Back in 2005 Hurricane Katrina caused much damage along the Gulf coast, from central Florida to Texas. Many observers felt the President, George W. Bush, didn’t do enough. More than one million Americans were uprooted, there was a huge economic impact and much negative environmental consequences. And it seemed government disaster response was slow, especially in regards to the flooding of New Orleans. The President directed the department of Homeland Security to oversee assistance. They sort of delegated to the Federal Emergency Management Agency. But an apparent lack of planning and coordination led to resignations and replacements of key officials. It seemed unique (and disappointing) to many, that international relief organizations had to come into the world’s superpower of a country to assist.
Governments have disaster response plans. We never know how good they are until they must be implemented.
More known as an incubator for guitar gods Jimmy Page, Jeff Beck and Eric Clapton, the Yardbirds also explored political themes. From 1966, behind the fuzz and feedback, this song has a narrator wondering and hoping if what is going on will make us wiser. What is going on is war and potential environmental destruction.
Yes, he talked more than sang. But he had lots to say. Here, Reed seems to be using a whale to show how humans tend to recklessly destroy natural beauty, and even life. The song might veer into hating people as much as bemoaning what they do. It offers no hope for redemption – even when the whale fights back and liberates Native Americans, it is then shot dead by a redneck.
Reed suggests at the end this happens because of majority rule – the notion in a democracy that 50 percent plus one of votes/support carries the day. Yet what about when this simple majority are also full of simple people that don’t pay adequate attention to important concerns beyond their interests?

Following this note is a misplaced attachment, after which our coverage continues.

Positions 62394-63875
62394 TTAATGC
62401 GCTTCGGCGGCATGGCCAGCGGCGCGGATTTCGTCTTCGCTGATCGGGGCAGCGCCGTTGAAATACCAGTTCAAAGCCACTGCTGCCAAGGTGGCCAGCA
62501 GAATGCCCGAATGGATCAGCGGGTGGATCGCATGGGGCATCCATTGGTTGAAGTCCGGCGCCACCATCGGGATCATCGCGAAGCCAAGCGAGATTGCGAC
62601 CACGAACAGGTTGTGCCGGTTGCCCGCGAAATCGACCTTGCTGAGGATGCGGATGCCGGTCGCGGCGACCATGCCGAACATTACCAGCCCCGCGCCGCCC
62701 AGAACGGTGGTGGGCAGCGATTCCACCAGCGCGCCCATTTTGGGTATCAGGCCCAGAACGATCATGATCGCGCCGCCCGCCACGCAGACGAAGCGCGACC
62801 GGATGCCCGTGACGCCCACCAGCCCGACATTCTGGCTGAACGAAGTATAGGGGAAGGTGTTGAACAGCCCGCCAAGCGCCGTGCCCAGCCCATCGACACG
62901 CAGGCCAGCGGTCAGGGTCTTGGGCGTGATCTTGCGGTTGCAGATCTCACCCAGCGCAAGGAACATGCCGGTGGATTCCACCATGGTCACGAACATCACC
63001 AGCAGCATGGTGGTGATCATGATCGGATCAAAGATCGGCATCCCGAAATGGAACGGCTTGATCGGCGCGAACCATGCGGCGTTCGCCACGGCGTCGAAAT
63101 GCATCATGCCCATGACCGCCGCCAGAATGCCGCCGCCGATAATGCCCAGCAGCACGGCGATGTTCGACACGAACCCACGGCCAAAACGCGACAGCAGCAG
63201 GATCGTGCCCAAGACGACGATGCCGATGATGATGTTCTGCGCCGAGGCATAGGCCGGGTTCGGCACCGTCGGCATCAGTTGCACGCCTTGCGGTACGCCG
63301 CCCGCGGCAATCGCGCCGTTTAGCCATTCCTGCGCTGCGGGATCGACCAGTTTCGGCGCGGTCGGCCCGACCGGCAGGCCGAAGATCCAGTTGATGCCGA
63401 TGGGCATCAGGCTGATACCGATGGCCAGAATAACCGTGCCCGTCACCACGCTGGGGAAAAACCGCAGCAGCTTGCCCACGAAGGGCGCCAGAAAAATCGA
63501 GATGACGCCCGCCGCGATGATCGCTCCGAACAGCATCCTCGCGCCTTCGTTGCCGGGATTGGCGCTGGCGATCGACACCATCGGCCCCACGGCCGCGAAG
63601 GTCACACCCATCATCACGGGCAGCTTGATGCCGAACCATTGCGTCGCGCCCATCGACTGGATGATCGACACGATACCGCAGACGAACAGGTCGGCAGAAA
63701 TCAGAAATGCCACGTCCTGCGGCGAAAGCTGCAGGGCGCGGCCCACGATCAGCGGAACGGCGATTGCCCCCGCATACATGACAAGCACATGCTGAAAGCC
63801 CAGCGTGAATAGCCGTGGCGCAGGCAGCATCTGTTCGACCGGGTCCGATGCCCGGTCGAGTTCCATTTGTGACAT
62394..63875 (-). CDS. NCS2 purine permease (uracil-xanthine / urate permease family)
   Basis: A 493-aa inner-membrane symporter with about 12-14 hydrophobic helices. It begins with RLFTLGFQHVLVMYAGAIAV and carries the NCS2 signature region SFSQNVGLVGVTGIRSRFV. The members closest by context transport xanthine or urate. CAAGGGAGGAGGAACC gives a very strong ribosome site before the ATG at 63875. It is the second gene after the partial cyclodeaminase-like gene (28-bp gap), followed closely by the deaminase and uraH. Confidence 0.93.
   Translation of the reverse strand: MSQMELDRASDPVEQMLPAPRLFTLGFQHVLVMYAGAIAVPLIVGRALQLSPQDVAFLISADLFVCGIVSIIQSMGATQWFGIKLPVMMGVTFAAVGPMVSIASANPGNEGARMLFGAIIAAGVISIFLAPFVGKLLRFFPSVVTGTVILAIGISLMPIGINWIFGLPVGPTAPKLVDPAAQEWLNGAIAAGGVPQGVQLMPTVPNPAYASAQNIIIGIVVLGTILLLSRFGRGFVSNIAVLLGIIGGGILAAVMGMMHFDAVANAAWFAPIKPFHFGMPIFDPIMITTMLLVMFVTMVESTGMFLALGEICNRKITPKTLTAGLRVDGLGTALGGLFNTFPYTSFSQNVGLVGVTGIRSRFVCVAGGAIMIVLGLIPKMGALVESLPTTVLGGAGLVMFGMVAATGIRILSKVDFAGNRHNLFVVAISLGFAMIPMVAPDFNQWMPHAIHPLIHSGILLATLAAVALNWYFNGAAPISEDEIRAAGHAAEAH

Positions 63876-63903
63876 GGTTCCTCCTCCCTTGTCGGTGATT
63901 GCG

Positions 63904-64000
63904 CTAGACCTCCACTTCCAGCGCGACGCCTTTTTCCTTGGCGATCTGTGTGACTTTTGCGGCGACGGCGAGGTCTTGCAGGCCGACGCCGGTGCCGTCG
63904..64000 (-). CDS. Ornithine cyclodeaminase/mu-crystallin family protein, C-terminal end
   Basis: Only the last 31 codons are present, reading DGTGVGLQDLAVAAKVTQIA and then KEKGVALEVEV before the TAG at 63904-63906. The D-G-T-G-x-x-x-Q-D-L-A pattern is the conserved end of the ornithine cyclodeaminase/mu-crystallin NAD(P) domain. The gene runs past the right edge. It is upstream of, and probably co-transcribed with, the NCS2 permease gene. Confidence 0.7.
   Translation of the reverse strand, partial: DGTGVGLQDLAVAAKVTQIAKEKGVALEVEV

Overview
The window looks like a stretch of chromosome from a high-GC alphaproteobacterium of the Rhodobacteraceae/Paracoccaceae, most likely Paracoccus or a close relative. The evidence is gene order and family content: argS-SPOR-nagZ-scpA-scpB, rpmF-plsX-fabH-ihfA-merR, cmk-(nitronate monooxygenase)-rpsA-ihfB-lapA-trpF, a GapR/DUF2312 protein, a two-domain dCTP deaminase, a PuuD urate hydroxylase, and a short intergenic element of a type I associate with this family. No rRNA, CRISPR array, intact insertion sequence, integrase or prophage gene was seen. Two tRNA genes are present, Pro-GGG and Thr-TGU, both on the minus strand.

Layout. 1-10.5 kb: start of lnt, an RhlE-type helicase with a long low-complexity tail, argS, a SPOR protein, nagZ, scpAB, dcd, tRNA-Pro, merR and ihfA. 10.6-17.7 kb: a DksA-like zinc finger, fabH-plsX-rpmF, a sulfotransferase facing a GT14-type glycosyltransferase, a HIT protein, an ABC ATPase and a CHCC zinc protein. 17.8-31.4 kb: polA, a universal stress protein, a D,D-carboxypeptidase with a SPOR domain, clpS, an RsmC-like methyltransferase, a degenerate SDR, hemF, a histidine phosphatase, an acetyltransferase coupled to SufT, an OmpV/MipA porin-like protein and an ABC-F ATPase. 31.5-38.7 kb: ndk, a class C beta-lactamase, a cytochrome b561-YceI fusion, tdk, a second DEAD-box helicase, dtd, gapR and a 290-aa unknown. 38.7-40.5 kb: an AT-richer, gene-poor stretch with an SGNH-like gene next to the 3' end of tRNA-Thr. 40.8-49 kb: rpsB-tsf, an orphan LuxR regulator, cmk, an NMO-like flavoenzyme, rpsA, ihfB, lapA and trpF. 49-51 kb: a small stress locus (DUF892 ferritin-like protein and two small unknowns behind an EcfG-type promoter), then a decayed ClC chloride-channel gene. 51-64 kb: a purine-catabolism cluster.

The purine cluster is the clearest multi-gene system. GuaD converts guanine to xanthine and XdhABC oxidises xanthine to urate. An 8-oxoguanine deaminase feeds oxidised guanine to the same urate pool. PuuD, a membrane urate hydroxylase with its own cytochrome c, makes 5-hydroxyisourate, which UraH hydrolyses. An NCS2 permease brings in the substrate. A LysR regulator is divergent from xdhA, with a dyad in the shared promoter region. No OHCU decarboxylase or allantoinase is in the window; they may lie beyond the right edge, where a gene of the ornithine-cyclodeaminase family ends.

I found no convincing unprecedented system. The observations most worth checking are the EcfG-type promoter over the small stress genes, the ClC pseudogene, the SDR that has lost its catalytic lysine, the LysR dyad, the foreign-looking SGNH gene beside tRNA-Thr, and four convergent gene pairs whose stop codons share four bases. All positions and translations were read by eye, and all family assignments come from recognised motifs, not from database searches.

However, it is argued minority rights are still protected by other institutions and mechanisms, such as the law and constitutions, fair elections, a free press and the judicial branch.
Tracy Chapman likens sexual assault to our treatment of the planet. We want to prevent rape, though the 1995 song offers no solutions to saving the earth. It is more of a gloomy and strong alerting to what she feels continues to happen, and will bring the end of all of us.
The final song from the 1976 Hotel California record posits an elegiac tone, dismissive of how modern progress forever harms the natural beauty of the world. Writers Don Henley and Glen Frey link replacing natural surroundings with neon signs and nondescript dwellings to the colonialist zeal of Christian missionaries. It is not an optimistic song, concluding that we have to now sleep in the beds we made, and that we are left with kissing goodbye forever all that once was. The 1970s were a depressing time?
A song reviewed here with a similar theme is Joni Mitchell’s Big Yellow Taxi.
This 1989 song is widely interpreted to be about the M25 motorway (Greater London, England) that during rush hour can be more like a parking lot than a travel route. However, the lyrics draw a larger picture of economic and social decay. This includes the environment (polluted rivers), crime and, perhaps, overspending and debt.
Now, given traffic gridlock, is in fact the road to hell going to take some time to get to?
Michael Jackson was well known for his concern about environmental issues. Sure, some of the lyrics in this 1995 song are silly, such as asking if we’ve lost the trust of elephants. And the environmental message is also mixed up with an anti-war sentiment and some religious references. Yet while the song was not universally praised for its composition, arrangement and performance, still, this was Michael Jackson, the King of Pop, telling us to get it together for the benefit of the seas, the animals, forests… everything under the sun!